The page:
Taberez Ahmed Neyazi (PhD, National University of Singapore) is an Assistant Professor at the Centre for Culture, Media and Governance at Jamia Millia Islamia (JMI), New Delhi. He serves as India’s Coordinator for “Media Campaigns and Influence in Elections”, a collaborative project with colleagues at Emory University and Cleveland State University. Before moving to JMI, he held numerous fellowships including: Japan Society for the Promotion of Science (JSPS) Postdoctoral Fellow at Kyoto University; Visiting Fellow at the East-West Center in Hawaii and Nanyang Technological University in Singapore; and German Academic Exchange Service (DAAD) fellow at Erfurt University.. He has contributed to several edited volumes and his articles have appeared in several international refereed journals such as International Journal of Press/Politics, Media, Culture and Society, Media International Australia, Asian Journal of Political Science, Economic and Political Weekly, among others. His most recent publication includes a co-edited volume, Democratic Transformation and the Vernacular Public Arena in India (Routledge, London, 2014).
Date & Time: Monday 29 June, 12 noon
Venue: CNM Dept Blk AS6 03-33
CNM welcomes Munirah Bashil & Azeemah Mustafa who join us as full-time research staff.
Munirah will be part of the CARE lab. In her own words, “I worked at the National Gallery for a few months as a research assistant dealing mainly with copyright issues and a project that would be launched when the museum opens! Currently, I’m working on the Malay Heart Health Project and I’m excited to be part of other projects in CARE that will benefit the society. My interests lie in seeking knowledge; basically anything that requires me to learn something new and imparting it another person. And for this reason, learning new languages, travelling, cultural exchanges and art with a spiritual aspect such as calligraphy, are the things l look forward to during my free time “ .
Azeemah will be part of Assoc Prof Zhang Weiyu’s project team.
Azeemah’s research interest include the following ; organizational communication, culture & communication, media ethics, law and policies in Southeast Asia, media management and media effect. In her free time Azeemah enjoys travelling.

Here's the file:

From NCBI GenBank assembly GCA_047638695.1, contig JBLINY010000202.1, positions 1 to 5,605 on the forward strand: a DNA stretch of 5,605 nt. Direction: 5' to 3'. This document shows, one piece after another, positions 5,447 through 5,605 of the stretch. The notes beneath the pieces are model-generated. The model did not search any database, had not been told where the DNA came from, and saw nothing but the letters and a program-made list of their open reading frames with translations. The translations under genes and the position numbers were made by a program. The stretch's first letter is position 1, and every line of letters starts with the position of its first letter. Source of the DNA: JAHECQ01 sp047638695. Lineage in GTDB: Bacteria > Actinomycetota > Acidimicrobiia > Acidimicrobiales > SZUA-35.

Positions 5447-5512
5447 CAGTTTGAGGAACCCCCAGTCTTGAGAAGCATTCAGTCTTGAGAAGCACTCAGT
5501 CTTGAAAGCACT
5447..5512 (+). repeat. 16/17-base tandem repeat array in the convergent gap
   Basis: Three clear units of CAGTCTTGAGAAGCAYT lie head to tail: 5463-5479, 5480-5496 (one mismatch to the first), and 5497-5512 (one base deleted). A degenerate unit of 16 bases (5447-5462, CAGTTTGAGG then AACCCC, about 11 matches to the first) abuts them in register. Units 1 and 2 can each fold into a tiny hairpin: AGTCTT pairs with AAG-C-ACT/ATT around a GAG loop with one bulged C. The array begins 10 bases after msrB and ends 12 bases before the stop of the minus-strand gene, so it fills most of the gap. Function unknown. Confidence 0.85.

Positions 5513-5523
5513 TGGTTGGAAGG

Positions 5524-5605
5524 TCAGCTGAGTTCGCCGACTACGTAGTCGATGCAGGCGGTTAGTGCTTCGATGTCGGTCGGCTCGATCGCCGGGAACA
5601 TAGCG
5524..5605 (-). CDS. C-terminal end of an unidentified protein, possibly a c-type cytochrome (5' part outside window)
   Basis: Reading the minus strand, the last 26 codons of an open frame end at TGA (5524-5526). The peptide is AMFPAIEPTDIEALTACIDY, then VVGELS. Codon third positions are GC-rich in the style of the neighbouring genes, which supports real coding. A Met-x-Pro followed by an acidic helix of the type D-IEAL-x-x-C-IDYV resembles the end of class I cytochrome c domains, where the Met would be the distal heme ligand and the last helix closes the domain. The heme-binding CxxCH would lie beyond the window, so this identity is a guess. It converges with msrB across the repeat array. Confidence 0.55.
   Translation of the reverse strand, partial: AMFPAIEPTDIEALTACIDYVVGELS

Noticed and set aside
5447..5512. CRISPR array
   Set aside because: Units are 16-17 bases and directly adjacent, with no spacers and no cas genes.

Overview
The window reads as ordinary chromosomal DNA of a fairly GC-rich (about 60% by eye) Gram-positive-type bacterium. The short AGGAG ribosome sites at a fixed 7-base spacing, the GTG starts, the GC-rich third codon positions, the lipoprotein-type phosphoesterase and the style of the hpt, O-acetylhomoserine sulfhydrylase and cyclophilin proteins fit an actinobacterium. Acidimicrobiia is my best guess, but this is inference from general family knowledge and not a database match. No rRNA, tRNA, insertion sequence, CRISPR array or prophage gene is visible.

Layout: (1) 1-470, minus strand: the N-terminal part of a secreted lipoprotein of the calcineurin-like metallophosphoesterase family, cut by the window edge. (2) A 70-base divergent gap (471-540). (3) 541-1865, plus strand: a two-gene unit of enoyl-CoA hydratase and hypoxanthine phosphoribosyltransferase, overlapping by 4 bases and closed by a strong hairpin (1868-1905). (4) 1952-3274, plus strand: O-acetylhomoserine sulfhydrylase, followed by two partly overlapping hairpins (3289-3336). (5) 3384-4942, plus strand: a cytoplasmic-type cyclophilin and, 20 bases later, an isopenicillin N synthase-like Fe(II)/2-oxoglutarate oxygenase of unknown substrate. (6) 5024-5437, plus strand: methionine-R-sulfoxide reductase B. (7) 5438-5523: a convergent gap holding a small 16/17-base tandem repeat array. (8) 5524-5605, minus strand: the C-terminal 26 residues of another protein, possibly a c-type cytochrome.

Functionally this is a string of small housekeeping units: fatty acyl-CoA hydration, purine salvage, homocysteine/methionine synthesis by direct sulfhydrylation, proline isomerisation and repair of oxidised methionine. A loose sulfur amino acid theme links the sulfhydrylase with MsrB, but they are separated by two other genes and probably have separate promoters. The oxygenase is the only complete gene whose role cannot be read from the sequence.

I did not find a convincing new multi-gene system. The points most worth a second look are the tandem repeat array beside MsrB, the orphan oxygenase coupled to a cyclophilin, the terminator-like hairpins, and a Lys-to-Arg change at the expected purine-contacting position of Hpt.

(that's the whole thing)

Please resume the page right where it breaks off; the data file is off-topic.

The Centre for Culture-Centered Approach to Research and Evaluation (CARE) together with ‘HealthServe’ launched the ‘Respect Our Food Rights’, campaign which advocates for better food access to migrant construction workers. The month long campaign raises awareness about food issues through a television commercial, bus and MRT advertisements as well as a ten minute documentary.
The campaign is the result of a two year research and included interviews, focus-group discussions and surveys with migrant construction workers.
The campaign was reported in The Straits Times as well as TODAY newspapers:
More than 9 in 10 Bangladeshi foreign workers say they are given unclean and unhygenic food: NUS survey
Catered food for workers needs more regulation, urge researchers
CNM Welcomes Svenja Ottovordemgentschenfelde. Svenja is is a doctoral researcher in the Department of Media and Communications at the London School of Economics and Political Science (LSE). Her primary research interests are journalism studies, news innovation and the future of journalism. Svenja’s doctoral work focuses on the influences on and conditions of political journalists’ engagement with Twitter.
Svenja’s research is funded by the UK Economic and Social Research Council (ESRC). She is also a researcher in the Parenting for a Digital Future project which is funded by the MacArthur Foundation as part of the Connected Learning Research Network (CLRN).Svenja is visiting CNM through the Academic Partnership Doctoral Exchange program between NUS and the LSE and will be here until end June 2015.